2015 NFL Draft Position Review: Outside Linebackers

Charlie lays out an overview at the top players from each position for the 2015 NFL Draft. For further information, check out our in-depth analysis of 2015 NFL Draft Prospects by Position.

By Charlie Campbell.
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This page was last updated April 5, 2015. Follow me @walterfootball for updates.

Position Review: Outside Linebackers

Center Class
Early-round talent: A
Mid-round: B
Late-round: B
Overall grade: B+

2015 prospects vs 2014
Dante Fowler < Khalil Mack
Vic Beasley < Anthony Barr
Shane Ray > Ryan Shazier
Randy Gregory > Dee Ford
Eric Kendricks > Marcus Smith
Eli Harold > Demarcus Lawrence
Shaq Thompson > Kyle Van Noy
Kwon Alexander < Trent Murphy

This year’s class of outside linebackers is similar in talent to the 2014 class. Nine outside linebackers went in the first two rounds of the 2014 NFL Draft, and seven could easily go in the first two rounds this year with six potential first-rounders.

If you were to merge the two classes together, we should eliminate Gregory from the comparison. As a player, he is on a par with the top players like Mack, Barr and Fowler, but Gregory is likely to slide in the draft because of off-the-field issues.

In merging them together, Mack and Barr would be the top two prospects. Fowler, Beasley and Ray would go ahead of Shazier. Kendricks is a better prospect than Smith, and should go in the same range. Harold is about equal to Smith. Smith, Lawrence and Van Noy would go ahead of Thompson but behind Harold. Alexander would go behind Murphy.



Safest Pick: Eric Kendricks, UCLA
While other outside linebackers will go ahead of Kendricks, I think he is the safest pick to turn into a good pro. Kendricks is a fast sideline-to-sideline tackling machine that also is versatile enough to make plays in pass coverage. He could fit as a 3-4 inside linebacker or a 4-3 Will (weakside) linebacker. Kendricks may not be the biggest or fastest, but he’s a pure football player with great instincts.

Previous Picks:
2014: Khalil Mack
2013: Arthur Brown

Biggest Bust Potential: Randy Gregory, Nebraska
If Gregory didn’t have off-the-field issues, he would be a high first-round pick, and athletically, he is safe to be a good pass-rusher. However, Gregory had a problem with marijuana in college and already failed one NFL drug test. He also has other off-the-field issues that have teams very concerned about his future as a pro. With that being the case, Gregory is a risky pick who has some bust potential because of things away from the game.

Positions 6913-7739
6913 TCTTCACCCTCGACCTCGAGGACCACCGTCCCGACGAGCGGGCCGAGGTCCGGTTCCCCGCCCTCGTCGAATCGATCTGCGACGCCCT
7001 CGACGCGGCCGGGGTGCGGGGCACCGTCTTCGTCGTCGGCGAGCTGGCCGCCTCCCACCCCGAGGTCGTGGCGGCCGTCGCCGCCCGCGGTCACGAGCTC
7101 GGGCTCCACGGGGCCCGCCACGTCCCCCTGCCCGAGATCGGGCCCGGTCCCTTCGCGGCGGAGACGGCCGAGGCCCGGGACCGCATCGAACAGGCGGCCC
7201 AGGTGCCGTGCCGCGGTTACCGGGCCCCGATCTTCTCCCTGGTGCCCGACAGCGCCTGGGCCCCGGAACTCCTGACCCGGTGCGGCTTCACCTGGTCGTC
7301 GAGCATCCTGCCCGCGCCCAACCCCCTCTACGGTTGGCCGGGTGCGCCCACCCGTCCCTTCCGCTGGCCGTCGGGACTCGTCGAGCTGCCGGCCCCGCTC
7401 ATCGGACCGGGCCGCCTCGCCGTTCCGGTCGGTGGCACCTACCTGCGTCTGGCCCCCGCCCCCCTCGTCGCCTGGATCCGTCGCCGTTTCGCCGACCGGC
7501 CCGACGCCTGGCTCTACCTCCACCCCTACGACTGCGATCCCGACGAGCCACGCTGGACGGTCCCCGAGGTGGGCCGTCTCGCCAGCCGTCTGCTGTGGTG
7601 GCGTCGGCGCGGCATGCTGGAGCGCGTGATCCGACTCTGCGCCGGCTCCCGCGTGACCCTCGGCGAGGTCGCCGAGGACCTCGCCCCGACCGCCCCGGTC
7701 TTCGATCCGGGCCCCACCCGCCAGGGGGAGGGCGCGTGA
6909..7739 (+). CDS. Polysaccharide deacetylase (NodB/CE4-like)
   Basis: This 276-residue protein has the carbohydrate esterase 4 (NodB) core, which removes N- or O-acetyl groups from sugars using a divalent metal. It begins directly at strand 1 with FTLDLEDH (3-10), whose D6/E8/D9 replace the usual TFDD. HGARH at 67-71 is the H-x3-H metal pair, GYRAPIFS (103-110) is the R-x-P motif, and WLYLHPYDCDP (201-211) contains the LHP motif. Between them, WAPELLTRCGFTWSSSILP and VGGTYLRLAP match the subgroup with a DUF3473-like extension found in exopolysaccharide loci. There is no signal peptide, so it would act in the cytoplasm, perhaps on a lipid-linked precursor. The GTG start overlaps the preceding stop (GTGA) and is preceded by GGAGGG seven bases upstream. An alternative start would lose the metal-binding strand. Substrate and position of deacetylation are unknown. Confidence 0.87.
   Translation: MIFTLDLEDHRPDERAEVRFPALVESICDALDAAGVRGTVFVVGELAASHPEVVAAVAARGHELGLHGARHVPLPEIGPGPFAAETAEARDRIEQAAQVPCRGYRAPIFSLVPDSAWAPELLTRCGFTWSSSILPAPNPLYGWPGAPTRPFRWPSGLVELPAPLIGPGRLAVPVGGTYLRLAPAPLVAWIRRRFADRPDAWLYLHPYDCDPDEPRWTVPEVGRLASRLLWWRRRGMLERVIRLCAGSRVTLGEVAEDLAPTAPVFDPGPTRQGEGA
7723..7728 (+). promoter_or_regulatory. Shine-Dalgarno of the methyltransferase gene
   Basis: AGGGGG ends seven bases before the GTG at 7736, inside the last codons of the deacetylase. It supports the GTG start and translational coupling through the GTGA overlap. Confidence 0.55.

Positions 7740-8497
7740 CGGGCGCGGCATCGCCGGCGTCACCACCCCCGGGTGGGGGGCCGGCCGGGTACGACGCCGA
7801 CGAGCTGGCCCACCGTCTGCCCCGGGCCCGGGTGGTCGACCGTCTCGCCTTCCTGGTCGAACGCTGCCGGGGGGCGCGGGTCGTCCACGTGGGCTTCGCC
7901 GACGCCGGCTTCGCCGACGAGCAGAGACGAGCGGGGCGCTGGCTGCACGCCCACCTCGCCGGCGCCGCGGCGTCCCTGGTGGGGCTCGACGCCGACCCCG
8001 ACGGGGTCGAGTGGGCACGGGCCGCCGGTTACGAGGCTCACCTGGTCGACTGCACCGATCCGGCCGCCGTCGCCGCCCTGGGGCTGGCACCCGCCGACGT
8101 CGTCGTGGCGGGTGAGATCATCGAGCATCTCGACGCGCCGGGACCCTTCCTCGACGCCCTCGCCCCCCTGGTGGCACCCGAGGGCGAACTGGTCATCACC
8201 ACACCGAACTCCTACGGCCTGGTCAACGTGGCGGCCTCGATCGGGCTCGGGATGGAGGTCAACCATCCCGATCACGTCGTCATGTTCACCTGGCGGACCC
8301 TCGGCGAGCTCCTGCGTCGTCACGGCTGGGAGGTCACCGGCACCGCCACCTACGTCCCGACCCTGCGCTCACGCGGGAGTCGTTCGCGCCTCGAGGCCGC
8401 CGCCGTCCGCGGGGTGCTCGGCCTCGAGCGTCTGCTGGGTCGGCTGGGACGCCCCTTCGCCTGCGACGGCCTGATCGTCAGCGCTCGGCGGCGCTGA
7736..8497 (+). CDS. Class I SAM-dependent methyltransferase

Previous Picks:
2014: Dee Ford
2013: Chase Thomas



Outside Linebacker Rankings by Attributes


Pass Coverage:
NFL prototype: Lance Briggs, Bears
  1. Eric Kendricks
  2. Shaq Thompson
  3. Kwon Alexander
  4. Dante Fowler Jr.
  5. Shane Ray
  6. Vic Beasley
  7. Randy Gregory
  8. Eli Harold


Recap: The NFL is all about the passing offense, so linebackers must be be an asset at defending the aerial attack. Defensive coordinators want linebackers who function well in space and cover a lot of ground. Those players need to have good instincts and anticipate the routes that are coming their direction.

Linebackers also need to function well in zone and have the ability to quickly get deep in their drops. Those who can play man coverage on running backs and tight ends are in serious demand.

Kendricks looks the most natural in pass coverage of the 2014 linebackers. He is very good in zone coverage and picks up receivers well. Kendricks has some man-coverage ability as well on tight ends and running backs. He does a really nice job of tackling backs in the flat on check downs and not letting them break downfield. Kendricks had three passes broken up and two interceptions last year. His prowess in pass coverage should help place him as a top-32 pick.

Thompson had four passes broken up and an interception last year. He has the athletic skill set to get the job done in pass coverage, but he needs development. Some project moving him to safety.

Fowler dropped into pass coverage some and didn’t do poorly. He functioned well in zone, and that makes him a great fit as a 3-4 outside linebacker. Fowler didn’t do it a lot, but he has some experience.

Ray, Beasley, Gregory and Harold were all pass-rushers in college who rarely ever dropped into coverage. Each one will need a lot of development in this regard for the NFL, but a team that drafts one of them is doing with so with the plan of that prospect rushing the quarterback.

Pass Rush:
NFL prototype: Von Miller, Broncos
  1. Randy Gregory
  2. Dante Fowler Jr.
  3. Vic Beasley
  4. Shane Ray
  5. Eli Harold
  6. Eric Kendricks